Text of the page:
From School Library Journal
Grade 2-4–This illustrated biography reads like a story. In 1928, 20-year-old Morris Frank, who had lost his sight four years earlier, traveled to Europe like a package. Onboard the steamship, he was dependent on attendants to take him from place to place and locked in his cabin at night. His life changed, however, when he reached his destination, Vevey, Switzerland, where American dog trainer Dorothy Harrison Eustis and her colleague Jack Humphrey were waiting to teach him to work with the German shepherd he eventually christened Buddy. The narrative clearly conveys the trials of man and dog as they learned to trust one another, and the beginnings of Morris's work to bring guide dogs to the United States. The book ends on a high note with Morris crossing a dangerous street in New York City to demonstrate Buddy's reliability to the press. An afterword summarizes the rest of his crusade, which culminated in the establishment of a school named The Seeing Eye and the passage of legislation allowing guide dogs in public places. Although Ettlinger's illustrations highlight important moments, they pale in comparison to the appended archival photos of Morris and Buddy. Eva Moore's Buddy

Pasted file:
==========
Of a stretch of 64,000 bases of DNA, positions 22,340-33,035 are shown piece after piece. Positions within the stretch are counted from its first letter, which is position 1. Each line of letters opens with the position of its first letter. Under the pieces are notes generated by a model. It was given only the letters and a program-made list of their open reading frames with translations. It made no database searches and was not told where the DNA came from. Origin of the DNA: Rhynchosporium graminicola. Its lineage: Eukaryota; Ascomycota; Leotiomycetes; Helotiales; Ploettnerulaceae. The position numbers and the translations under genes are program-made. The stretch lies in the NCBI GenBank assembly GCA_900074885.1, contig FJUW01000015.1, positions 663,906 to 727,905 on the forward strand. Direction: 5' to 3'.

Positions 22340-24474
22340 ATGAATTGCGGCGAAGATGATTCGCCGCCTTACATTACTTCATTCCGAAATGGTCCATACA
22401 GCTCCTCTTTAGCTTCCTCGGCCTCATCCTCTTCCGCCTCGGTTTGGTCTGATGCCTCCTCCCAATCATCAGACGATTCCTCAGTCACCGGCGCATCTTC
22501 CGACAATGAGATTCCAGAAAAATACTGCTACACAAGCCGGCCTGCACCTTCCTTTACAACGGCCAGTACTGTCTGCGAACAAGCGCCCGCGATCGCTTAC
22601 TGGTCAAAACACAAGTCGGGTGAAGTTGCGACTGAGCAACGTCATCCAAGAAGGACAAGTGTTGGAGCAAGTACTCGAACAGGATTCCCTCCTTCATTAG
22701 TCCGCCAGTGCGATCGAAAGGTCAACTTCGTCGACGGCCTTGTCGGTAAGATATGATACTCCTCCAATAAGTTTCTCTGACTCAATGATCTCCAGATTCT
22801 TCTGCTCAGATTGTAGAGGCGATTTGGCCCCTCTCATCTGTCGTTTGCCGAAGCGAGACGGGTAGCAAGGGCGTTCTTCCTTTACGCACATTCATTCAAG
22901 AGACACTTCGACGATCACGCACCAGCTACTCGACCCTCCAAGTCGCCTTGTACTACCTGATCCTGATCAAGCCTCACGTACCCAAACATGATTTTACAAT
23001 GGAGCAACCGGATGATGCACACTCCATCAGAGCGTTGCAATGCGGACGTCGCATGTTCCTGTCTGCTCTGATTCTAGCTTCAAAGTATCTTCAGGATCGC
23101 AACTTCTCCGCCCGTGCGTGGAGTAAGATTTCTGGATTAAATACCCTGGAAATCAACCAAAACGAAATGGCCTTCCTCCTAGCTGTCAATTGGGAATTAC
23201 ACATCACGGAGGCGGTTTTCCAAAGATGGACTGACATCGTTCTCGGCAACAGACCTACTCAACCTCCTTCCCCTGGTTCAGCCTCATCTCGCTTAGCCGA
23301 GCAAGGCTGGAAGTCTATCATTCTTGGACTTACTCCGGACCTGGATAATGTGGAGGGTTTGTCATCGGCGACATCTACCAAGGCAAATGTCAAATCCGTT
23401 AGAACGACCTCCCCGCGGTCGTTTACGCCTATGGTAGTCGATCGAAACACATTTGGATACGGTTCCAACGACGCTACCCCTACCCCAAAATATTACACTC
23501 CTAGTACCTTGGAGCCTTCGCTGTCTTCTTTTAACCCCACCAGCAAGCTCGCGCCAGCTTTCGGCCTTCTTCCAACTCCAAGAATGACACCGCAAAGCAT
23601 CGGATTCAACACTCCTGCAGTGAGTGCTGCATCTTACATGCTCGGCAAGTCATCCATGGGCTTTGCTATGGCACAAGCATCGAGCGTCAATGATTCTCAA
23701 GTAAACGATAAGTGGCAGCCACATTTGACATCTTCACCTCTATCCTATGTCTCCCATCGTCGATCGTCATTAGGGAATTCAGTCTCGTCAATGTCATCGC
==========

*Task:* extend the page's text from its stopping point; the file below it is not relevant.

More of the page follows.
(Scholastic, 1996) covers much of the same material, but tells the story more from the dog's perspective.–Kathleen Kelly MacMillan, Carroll County Public Library, MD
Copyright © Reed Business Information, a division of Reed Elsevier Inc. All rights reserved.
In this true story, a young blind man travels from New York to Switzerland in search of independence. Sightless since a boxing accident four years earlier in 1924, 20-year-old Morris Frank embarks on a transatlantic voyage to meet a dog trainer who teaches him to get around with a carefully trained German shepherd. The clearly written story details the difficulties and satisfactions Frank encounters as he learns to work with his dog, Buddy, and to trust him with his life. After completion of the training, Frank returns home with plans to start a guide dog program in the U.S. From full-page illustrations to small vignettes, nicely delineated drawings warmed with color washes give this slim volume an inviting look. An afterword, illustrated with captioned photos, tells what happened to Frank and Buddy after they returned to the U.S., including Frank's founding of the Seeing Eye School. Books and Internet sites are appended. A fresh and engaging nonfiction choice. Carolyn PhelanCopyright © American Library Association. All rights reserved